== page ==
Australian PM surprises with September election call
By James Grubel
CANBERRA (Reuters) - Australian Prime Minister Julia Gillard set national elections for September 14, stunning voters on Wednesday with eight months notice of the vote in a bold move designed to end political uncertainty surrounding her struggling minority government.
The election date means Gillard's government will serve a full three-year term, although analysts said the early notice meant she had started an eight-month campaign and lost her ability catch opposition leader Tony Abbott by surprise with a snap early poll.
"She's going for the strategy than an incumbent can wear out a fragile, or potentially fragile, opponent with a long campaign. The idea is for them to punch themselves out," analyst Paul Williams from Griffith University told Reuters.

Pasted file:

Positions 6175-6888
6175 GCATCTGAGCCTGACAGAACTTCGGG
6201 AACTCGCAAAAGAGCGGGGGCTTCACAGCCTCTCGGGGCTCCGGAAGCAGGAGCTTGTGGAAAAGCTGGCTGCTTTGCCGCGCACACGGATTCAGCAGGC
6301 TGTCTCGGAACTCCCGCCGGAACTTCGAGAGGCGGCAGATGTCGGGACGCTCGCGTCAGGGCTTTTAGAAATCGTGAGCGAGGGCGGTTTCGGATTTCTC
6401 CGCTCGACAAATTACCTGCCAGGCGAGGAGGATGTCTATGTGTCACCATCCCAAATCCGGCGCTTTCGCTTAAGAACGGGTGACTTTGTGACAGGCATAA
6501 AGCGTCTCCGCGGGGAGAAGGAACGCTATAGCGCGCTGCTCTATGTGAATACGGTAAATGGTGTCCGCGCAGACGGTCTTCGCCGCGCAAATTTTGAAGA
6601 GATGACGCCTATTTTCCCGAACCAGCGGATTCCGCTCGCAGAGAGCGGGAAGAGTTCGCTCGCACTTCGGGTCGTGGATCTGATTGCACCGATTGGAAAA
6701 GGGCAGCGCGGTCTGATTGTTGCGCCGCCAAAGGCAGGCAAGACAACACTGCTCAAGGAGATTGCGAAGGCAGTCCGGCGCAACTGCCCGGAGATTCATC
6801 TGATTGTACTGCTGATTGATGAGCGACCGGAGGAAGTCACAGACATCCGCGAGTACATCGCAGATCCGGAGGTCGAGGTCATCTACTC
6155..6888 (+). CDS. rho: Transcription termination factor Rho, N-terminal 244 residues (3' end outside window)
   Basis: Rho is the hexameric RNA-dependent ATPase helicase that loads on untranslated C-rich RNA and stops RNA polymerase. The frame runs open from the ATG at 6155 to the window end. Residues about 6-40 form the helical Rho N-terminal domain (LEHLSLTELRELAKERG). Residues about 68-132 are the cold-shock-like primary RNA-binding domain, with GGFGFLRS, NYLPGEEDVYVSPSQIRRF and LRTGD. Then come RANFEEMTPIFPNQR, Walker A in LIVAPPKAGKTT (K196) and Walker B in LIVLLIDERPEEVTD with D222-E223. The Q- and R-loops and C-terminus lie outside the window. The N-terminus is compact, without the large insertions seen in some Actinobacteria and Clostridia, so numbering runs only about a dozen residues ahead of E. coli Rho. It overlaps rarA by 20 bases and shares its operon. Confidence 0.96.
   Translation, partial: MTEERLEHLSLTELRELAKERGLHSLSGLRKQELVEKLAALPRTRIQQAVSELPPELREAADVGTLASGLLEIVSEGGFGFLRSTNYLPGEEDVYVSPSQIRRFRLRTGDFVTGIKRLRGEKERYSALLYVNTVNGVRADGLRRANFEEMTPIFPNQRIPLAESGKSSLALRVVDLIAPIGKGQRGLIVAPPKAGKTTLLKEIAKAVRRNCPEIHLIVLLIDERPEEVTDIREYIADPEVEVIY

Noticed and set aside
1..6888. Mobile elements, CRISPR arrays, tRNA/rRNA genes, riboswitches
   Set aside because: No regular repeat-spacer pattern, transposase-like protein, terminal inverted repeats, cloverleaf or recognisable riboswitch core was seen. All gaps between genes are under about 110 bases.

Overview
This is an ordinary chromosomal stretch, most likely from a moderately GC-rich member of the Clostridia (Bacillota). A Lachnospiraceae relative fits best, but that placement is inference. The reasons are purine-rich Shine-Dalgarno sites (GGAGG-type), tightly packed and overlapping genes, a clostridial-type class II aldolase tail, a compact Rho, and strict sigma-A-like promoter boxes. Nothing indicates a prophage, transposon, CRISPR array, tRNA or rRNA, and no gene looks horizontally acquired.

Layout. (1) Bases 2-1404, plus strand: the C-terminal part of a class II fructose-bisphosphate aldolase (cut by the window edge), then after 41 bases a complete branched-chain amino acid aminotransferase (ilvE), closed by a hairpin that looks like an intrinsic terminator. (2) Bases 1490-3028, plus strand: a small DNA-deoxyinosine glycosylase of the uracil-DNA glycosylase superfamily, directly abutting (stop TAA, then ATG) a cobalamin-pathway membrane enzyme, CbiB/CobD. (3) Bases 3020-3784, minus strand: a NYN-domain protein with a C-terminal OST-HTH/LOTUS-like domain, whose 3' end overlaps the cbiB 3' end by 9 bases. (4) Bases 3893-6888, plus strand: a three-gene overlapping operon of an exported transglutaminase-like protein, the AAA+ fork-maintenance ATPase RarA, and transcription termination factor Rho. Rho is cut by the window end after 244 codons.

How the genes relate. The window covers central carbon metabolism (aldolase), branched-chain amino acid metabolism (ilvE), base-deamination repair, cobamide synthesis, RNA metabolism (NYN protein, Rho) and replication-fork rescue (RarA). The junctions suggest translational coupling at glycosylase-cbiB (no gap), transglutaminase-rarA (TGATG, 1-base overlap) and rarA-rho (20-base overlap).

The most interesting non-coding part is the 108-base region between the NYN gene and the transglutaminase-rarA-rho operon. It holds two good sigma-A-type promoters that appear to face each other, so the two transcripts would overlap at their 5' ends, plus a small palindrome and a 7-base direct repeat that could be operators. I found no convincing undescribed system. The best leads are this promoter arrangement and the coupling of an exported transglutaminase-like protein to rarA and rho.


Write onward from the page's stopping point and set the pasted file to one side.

"In this case, Tony Abbott and the opposition are so well entrenched it will backfire."
Opinion polls show Abbott's opposition Liberal-National party is well ahead of the government and Gillard would be swept from office, losing up to 18 seats, if an election were held now. The government could lose power if it loses just one seat.
The election will decide whether Australia keeps its controversial carbon tax, and a 30 percent tax on coal and iron ore mining profits, which Abbott has promised to scrap it if he wins power.
But apart from these two policy differences, the government and opposition differ little on domestic issues, and both firmly support greater involvement with China, the country's biggest trade partner, and close defense ties with the United States.
The financial markets were unmoved by the announcement. The Australian dollar remained firm, hitting its highest level against the Japanese yen in over four years. The share market reached a fresh 21-month high and government bonds were steady. Continued...